Members of the public will be given the opportunity to visit the London Road Fire Station, the controversial building in Manchester which Britannia Hotels failed to develop during its 29 year ownership.
New owner Allied London is opening the doors of the Grade II Edwardian Baroque style building during a series of tours throughout July and August.
Located opposite Manchester's Piccadilly Station, Allied London is in the process of finalising its mixed-use plans for the extensive property, which are expected to include a hotel, restaurant, bar, event space, spa and visitor attraction.
Michael Ingell, chief executive of Allied London, described London Road as an important new destination for Manchester.
"A catalyst for transformation, with a past steeped in heritage and stunning architecture, every single aspect of the project will be of the highest quality," he said. "Allied London will use the fabric of the building in its original form to create a new kind of space for Manchester."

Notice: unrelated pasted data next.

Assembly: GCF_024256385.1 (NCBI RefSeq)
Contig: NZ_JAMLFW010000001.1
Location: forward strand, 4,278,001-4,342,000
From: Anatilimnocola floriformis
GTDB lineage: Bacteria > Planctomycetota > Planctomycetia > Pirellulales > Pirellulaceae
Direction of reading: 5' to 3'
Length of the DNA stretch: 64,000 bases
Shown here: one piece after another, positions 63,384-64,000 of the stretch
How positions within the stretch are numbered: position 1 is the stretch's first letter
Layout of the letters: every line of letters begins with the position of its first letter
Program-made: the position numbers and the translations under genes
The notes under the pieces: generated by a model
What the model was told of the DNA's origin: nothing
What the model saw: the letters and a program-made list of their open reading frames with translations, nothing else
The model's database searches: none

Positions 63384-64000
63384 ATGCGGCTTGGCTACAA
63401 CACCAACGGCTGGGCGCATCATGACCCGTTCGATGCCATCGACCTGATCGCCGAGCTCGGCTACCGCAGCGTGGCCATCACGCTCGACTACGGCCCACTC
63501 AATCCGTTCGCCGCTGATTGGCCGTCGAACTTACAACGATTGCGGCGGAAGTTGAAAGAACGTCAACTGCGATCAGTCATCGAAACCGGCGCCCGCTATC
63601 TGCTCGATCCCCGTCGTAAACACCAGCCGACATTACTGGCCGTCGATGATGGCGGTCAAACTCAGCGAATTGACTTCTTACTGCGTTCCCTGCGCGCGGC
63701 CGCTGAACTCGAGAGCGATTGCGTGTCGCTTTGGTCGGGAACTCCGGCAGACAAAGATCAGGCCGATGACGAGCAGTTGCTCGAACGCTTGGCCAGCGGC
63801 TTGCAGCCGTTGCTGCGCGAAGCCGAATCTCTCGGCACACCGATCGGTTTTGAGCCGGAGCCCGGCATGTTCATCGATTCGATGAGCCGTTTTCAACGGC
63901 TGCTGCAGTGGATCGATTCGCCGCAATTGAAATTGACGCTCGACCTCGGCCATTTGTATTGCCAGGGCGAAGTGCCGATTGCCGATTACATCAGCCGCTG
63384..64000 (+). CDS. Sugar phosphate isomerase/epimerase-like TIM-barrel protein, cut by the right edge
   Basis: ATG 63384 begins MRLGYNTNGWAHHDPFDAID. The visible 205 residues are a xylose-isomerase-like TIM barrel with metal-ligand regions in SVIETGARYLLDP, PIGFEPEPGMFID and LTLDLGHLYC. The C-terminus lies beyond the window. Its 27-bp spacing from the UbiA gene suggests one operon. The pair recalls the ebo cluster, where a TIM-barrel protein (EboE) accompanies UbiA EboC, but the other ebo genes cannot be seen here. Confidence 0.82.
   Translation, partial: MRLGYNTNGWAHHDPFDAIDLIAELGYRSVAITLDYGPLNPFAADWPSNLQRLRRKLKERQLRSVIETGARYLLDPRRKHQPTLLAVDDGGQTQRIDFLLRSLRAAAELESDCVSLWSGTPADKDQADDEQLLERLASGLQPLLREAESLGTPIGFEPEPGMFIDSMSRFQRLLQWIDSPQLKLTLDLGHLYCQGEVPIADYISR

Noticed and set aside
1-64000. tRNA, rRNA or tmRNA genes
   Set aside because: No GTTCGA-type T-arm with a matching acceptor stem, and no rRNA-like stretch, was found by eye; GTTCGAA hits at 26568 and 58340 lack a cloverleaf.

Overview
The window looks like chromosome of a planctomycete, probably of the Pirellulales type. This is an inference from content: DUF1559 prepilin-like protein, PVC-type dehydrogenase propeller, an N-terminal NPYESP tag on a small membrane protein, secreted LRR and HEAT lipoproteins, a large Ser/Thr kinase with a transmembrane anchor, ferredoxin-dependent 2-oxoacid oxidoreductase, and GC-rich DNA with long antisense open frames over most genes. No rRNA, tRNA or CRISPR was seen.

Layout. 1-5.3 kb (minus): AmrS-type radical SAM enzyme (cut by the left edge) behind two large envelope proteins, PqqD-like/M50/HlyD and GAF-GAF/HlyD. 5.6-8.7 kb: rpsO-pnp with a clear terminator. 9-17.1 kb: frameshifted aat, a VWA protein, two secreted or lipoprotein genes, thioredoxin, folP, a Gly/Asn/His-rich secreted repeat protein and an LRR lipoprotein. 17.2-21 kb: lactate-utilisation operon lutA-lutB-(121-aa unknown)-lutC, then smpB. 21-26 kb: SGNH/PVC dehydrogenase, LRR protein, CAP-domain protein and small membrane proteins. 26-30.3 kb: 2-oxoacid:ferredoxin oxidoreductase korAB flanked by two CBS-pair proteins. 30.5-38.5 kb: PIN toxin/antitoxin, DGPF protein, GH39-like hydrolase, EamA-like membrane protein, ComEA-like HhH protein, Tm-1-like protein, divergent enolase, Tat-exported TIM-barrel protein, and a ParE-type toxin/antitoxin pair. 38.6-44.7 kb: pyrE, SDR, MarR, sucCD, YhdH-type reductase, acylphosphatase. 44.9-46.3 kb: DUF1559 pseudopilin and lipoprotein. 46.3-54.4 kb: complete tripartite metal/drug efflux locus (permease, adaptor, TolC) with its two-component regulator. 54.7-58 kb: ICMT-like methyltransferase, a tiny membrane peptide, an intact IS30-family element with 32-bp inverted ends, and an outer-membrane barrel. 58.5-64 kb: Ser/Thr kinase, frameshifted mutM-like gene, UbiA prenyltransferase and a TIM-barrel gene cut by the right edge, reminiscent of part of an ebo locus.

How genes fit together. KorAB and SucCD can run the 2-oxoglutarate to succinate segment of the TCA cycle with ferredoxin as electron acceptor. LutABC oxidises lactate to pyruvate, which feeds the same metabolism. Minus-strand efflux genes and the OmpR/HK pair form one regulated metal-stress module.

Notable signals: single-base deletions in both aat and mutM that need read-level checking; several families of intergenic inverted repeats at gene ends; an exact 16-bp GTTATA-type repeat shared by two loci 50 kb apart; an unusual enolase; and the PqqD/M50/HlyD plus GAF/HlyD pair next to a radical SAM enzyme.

The tours, which will start on 2 July and run on every Thursday, Saturday and Sunday, will enable people to see inside the property which operated as a coroners' court prior to becoming a fire station. Tickets can be booked via www.jonathanschofieldtours.co.uk.
The building closed to the public in 1986 when it was acquired by Britannia Hotels with a view to redeveloping it as 227-bedroom hotel.
However, Britannia dragged its heels and never undertook the development, resulting in a long-standing battle with Manchester City Council, which attempted and failed to compulsory purchase the building.
Allied London, which is also involved in the Old Granada Studios and Spinningfields developments in Manchester, acquired the London Road Fire Station in November 2015.
As part of a series of hidden banquets during the Manchester Food & Drink Festival in the autumn, chef Aiden Byrne will prepare a dinner for 200 guests in the old engine room at London Road.
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